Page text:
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Actor Lee Van Cleef, Villain in Hundreds of Westerns

December 17, 1989 GMT

OXNARD, Calif. (AP) _ Actor Lee Van Cleef, whose steely eyes and hawklike features won him a long career portraying arch-villains in western movies, died early Saturday, apparently of a heart attack, authorities said. He was 64.

Van Cleef’s film break came when he was cast as one of four desperadoes faced down by Gary Cooper in the 1952 movie ″High Noon.″ He became a familiar gunslinger in so-called spaghetti Westerns made by Italian director Sergio Leone, including ″The Good, the Bad and the Ugly.″

Among his hundreds of black-hat roles were parts in ″How The West Was Won,″ ″The Man Who Shot Liberty Valance″ and ″Death Rides a Horse.″

Van Cleef collapsed at his Oxnard home around 11:40 p.m. Friday night, said Craig Stevens, a Ventura County deputy coroner. The coastal community is about 60 miles north of Los Angeles.

The actor’s wife, Barbara, called paramedics and he was taken to St. John’s Regional Medical Center in Oxnard, where he was pronounced dead at 12:04 a.m., Stevens said.

″It’s an apparent heart attack,″ Stevens said. ″He’s got a history of heart disease. He had a permanent pacemaker.″

In 1969, Van Cleef jokingly attributed his gunslinger casting in some 350 television movies and motion pictures to his predator’s nose.

″I didn’t speak a word in ’High Noon,‴ he recalled. ″In 1951 Stanley and Earl Kramer saw me in a play. ‘Mr. Roberts,’ and offered me the role eventually played by Lloyd Bridges in the film, providing I would have my nose fixed. I refused and wound up as one of the four villains.″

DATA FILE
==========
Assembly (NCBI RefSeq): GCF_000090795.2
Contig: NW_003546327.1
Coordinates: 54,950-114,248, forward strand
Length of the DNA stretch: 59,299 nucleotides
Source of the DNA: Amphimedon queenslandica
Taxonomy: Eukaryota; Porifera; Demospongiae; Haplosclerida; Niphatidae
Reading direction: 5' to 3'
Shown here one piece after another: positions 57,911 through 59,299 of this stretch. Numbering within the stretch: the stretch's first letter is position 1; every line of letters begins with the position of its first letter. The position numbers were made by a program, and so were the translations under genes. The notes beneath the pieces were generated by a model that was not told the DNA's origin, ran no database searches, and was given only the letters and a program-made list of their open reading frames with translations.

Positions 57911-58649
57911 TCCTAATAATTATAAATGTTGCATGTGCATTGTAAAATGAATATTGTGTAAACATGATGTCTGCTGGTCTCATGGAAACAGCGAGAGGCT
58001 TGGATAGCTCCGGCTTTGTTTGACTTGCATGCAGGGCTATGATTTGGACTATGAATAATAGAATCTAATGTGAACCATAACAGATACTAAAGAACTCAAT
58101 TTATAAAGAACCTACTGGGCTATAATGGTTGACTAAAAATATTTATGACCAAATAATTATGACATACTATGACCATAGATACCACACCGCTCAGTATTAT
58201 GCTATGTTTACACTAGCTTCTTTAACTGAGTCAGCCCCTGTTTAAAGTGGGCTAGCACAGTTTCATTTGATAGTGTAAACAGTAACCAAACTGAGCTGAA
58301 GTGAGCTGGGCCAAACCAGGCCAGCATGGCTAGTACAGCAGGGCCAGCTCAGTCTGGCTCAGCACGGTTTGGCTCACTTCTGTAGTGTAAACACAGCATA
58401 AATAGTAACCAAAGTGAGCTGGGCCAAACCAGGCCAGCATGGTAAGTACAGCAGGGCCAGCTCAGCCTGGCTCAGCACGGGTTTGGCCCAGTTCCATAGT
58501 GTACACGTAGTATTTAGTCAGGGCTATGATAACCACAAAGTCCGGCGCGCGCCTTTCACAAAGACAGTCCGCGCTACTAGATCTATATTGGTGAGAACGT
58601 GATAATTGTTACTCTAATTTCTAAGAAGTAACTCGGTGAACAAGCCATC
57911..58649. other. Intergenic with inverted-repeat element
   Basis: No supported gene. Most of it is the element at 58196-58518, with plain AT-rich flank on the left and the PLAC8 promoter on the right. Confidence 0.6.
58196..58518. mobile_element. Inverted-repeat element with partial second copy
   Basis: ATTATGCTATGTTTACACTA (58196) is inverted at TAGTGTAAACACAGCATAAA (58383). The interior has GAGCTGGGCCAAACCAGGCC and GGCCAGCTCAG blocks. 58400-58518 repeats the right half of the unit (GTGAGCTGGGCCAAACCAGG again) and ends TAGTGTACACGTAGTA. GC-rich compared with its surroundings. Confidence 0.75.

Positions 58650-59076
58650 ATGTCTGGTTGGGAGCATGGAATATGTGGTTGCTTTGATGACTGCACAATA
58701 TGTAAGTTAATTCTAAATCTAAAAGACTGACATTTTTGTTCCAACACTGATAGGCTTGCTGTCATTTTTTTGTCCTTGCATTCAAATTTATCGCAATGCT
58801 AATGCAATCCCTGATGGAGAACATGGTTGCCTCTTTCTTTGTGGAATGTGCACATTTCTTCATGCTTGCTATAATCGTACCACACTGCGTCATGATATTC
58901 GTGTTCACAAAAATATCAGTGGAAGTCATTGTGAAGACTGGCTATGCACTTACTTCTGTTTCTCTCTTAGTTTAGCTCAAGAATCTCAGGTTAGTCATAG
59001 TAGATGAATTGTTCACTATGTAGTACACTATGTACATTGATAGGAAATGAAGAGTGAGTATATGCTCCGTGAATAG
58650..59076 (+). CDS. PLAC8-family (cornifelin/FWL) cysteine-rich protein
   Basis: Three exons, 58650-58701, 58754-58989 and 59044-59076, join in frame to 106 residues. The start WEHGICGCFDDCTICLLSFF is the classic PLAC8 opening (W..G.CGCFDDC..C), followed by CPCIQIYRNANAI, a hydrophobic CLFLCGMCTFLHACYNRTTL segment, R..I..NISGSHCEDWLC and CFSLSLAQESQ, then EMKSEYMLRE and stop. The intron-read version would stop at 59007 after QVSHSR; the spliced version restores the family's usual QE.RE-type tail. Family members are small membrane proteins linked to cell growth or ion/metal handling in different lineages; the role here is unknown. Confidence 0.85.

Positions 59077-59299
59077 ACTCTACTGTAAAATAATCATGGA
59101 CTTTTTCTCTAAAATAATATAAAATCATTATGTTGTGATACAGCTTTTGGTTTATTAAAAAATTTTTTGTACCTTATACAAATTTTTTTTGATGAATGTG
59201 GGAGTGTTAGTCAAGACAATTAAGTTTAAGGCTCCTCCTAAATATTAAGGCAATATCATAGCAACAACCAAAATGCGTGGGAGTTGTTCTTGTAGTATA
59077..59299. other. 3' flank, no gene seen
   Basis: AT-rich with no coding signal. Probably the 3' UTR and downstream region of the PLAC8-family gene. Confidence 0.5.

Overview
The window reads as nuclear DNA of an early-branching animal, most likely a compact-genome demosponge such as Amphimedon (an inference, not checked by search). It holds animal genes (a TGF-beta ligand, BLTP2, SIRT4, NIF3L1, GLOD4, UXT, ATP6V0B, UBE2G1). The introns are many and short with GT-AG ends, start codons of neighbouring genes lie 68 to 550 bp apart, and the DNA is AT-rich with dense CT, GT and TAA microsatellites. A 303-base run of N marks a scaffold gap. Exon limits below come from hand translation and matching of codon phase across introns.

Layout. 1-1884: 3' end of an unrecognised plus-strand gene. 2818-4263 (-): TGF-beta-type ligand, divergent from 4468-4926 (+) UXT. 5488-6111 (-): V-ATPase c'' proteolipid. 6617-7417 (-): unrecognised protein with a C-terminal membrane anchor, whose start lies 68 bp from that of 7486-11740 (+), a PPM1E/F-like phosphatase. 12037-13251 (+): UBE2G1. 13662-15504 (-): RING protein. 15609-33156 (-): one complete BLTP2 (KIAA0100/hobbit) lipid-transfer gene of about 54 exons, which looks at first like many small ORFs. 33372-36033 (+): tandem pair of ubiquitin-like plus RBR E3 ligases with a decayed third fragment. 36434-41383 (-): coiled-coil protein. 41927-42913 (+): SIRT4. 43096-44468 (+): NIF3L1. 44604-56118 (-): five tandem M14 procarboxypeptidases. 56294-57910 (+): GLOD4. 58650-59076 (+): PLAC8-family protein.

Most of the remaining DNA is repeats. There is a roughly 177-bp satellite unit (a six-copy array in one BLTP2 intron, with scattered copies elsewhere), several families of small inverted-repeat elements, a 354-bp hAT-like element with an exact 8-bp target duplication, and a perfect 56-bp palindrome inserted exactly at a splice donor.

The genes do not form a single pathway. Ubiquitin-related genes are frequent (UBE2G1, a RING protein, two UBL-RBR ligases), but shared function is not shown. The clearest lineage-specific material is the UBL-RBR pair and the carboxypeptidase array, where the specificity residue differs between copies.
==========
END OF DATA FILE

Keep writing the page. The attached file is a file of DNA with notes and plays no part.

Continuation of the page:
″Now,people remember this beak,″ he said.

Born in 1925 of Dutch ancestry in Somerville, N.J., Van Cleef dropped out of high school to join the Navy, where he served on submarine chasers and minesweepers. He was discharged in 1946.

He worked several odd jobs as a farmer, gas station attendant and painter before getting his first stage role in a production of ″Our Town″ by an amateur troupe in Clinton, N.J.

New York producer and director Harold Anderson noticed Van Cleef in an amateur production of ″Heaven Can Wait,″ and helped find him a place in the road company production of the World War II Navy comedy, ″Mr. Roberts,″ with Henry Fonda.

Van Cleef spent 14 months on the road with ″Mr. Roberts″ before making his first film appearance in ″High Noon.″


His film career had stalled when he was recruited by Leone to play in the 1965 Western, ″For a Few Dollars More,″ starring Clint Eastwood as the man with no name.

Van Cleef changed hats for his role in the film, playing what he called ″a non-angelic sort of character who’s still on the side of the law.″

In the follow-up film, ″The Good, the Bad and the Ugly,″ however, Van Cleef returned to his villainous roots, playing opposite Eastwood and Eli Wallach. He also appeared in the science-fiction thriller ″Escape From New York.″

Van Cleef’s extended work in Italy and Europe may have hurt his career, said his agent, Tom Jennings.

″I think he could have been a greater movie star, as big as Charles Bronson or Clint Eastwood, had he come back from Europe sooner than he did. But he liked working abroad,″ Jennings said. ″He wasn’t the ambitious killer-type star, always going after the gold ring. He did his own thing.″

His last television project was NBC’s 1984 series ″The Master,″ where he played an Air Force colonel who becomes a Ninja martial arts expert in post- World War II Japan.

Van Cleef had three children by his first marriage to Patsy Ruth Van Cleef.